Outcomes for categories of actions
In the Maturity Model tool, you’ll see different categories of actions. One category is the quadrant:
- Activities focused on interventions to influence individuals
- Activities focused on interventions to influence groups
- Activities focused on your SA’s organizational capacity
- Activities focused on advancing the partnerships and ‘ecosystem’ of organizations that have the common aim of improving your mentally healthy campus.
You might think about what is the overall outcome of each quadrant – and use that for all the different activities that fit within that quadrant. Also some quadrants have subsections, and these might have particular outcomes that you want to stress.
Remember that you can gather data in a variety of ways – quantitative data is only one of them. If one of your outcomes is that the campus community values student leader-led initiatives, then think about interviewing people who are in a position to observe what’s happening on your campus. Think about asking people to draw sketches or write poems or take photos or videos that capture what their experiences are.
Or you may want to interview students and ask whether they feel comfortable talking about their stress or the actions they’re taking to improve their mental well-being. Or you could interview faculty or staff and ask whether they see students being open about mental issues. This may be different in different programs so you’ll also want to track the programs your interviewees are referring to.
Common use of information
Don’t think you have to do it all yourself. Sometimes you might have to work with others on campus to access their information (e.g. numbers of students who drop out for reasons of stress). Sometimes those departments will want your information on services you’ve provided to see if they can draw a conclusion about whether their change in academic outcomes is related to your services or activities.
Contributing to the Collective evaluation activities
For example, the ACMHI initiative said from the outset that it was aiming to improve students’ mental well-being, improve access to mental illness services, and reduce stigma. If this is one of your stated impacts, one of the outcomes you’ll want to track is whether the degree of stigma on campus is reducing. There may be a number of types of data you’d collect to decide that. One would be to make sure you have enough students participating in a common survey to be able to draw conclusions about your campus.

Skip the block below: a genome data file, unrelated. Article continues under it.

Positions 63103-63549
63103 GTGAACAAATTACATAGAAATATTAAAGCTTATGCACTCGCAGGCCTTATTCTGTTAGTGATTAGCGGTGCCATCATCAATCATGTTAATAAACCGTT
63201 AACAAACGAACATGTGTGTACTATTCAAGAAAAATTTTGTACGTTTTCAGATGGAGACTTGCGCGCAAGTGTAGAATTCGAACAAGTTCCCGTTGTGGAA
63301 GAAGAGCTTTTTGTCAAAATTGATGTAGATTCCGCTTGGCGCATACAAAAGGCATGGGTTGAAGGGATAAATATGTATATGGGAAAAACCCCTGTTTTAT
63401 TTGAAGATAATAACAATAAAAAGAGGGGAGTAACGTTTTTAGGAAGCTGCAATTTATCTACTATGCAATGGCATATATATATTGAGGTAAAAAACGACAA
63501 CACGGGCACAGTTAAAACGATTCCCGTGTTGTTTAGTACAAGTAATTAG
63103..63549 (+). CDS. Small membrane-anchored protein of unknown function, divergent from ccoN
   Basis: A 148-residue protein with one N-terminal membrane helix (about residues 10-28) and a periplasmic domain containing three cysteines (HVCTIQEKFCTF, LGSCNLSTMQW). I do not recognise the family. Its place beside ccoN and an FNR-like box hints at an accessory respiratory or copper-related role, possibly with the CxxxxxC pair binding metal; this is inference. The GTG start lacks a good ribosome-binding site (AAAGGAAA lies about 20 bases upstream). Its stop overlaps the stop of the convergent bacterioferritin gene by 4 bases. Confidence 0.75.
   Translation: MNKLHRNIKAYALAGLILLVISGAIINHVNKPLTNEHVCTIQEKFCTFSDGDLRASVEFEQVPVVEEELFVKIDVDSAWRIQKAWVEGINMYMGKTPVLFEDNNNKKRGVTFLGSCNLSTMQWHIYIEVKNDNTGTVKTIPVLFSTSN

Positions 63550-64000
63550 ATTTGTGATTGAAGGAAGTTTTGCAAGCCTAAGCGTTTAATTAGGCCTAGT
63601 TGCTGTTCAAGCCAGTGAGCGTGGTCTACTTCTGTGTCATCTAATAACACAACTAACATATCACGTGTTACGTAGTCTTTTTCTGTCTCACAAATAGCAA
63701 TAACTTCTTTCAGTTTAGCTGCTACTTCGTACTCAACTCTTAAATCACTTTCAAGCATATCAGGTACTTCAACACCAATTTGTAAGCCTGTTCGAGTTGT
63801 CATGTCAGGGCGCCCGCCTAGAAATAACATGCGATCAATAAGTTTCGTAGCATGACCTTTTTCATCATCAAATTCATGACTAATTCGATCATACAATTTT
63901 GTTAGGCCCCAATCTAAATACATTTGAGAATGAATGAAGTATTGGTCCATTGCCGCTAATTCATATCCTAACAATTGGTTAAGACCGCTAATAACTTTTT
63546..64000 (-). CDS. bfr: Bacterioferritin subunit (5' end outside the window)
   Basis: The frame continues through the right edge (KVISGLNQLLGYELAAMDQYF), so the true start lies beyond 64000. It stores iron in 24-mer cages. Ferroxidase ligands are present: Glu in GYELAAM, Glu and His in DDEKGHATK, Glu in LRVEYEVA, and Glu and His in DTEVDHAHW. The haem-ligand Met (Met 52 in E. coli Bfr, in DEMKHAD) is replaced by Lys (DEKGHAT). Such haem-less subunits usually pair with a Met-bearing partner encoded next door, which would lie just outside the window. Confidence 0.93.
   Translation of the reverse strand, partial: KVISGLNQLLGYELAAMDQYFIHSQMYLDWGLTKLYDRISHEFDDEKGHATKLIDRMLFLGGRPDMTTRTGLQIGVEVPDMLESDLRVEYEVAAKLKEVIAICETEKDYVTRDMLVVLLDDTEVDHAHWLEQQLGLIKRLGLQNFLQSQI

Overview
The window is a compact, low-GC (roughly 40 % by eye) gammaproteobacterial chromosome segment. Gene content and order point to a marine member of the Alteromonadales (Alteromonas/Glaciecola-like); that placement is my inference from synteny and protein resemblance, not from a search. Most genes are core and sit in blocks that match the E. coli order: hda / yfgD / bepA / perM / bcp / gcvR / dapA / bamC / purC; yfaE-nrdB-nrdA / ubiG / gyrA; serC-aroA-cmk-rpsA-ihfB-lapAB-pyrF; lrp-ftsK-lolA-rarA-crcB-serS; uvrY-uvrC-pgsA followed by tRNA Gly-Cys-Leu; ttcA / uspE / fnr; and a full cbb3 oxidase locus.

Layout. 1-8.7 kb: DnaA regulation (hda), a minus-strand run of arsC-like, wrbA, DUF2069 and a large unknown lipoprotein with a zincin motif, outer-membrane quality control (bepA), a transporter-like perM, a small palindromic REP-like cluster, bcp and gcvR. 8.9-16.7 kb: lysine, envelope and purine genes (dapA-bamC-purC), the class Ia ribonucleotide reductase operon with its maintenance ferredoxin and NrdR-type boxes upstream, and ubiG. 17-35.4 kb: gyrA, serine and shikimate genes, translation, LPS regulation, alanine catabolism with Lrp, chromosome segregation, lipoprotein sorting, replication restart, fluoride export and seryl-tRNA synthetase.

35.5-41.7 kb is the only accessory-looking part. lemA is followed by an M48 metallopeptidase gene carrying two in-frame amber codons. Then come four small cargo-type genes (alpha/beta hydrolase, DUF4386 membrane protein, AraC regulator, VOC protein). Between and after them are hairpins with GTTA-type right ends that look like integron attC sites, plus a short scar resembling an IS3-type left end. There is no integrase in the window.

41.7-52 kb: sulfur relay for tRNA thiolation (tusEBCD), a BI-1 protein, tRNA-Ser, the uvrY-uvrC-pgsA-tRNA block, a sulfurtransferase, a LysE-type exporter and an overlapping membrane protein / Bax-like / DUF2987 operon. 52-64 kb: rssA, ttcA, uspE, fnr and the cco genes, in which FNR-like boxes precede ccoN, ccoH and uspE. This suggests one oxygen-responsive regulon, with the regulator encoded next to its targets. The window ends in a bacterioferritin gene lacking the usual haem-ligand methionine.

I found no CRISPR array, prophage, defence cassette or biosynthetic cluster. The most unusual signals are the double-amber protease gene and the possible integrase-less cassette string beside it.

When to gather data and when to analyze and make sense of it?
You’ll want to gather information on what you’ve done and the outputs as you go. If you can build your way of assessing outcomes into the events or activities themselves that makes your job of accessing respondents easier. Others have created small cards with 4 quick questions and choices to check off that they could ask students to complete as they were participating in an event. Perhaps you have student peer supporters who can ask students more detailed questions in the course of their conversations.
If you want to know whether a measure is increasing or decreasing, you’ll need to ask the same questions at the beginning and end of the term. If you want to see changes over a longer time, you’ll need to have access to previous years’ information (and leave yours in a form that future student leaders can use).
Whatever your method, you’ll need to have ways of gathering and keeping all the slips of paper, of taking photo of the height of marbles in the jars, or whatever. You’ll also have organized a way for compiling all the information so you have it ready to look at during your learning circle or analysis session.
You need to report at the end of the term, so you have to do the analysis and sense making at least for those reports. If you can make a regular habit of calling a learning circle – even for the last 10 minutes of a regular meeting – that will help create the culture of inquiry and adapting that you want.
Do the best you can and be creative – it helps if contributing feedback is enjoyable for students, and analyzing it and using it is fun for you. Smaller campuses will want to do the evaluation and learning in ways that don’t take much effort. Enjoy learning about what works on your campus and sharing your story!
And don’t forget your partners. Using common evaluation tools, surveys and learning processes makes it easier for everyone, and you’ll find you work together better if you have some information in common as well as the unique information that helps you to weave different perspectives on your campus’ mentally healthy state.
There are many, many references on evaluation. Probably the most comprehensive and practical resource is the website Better Evaluation.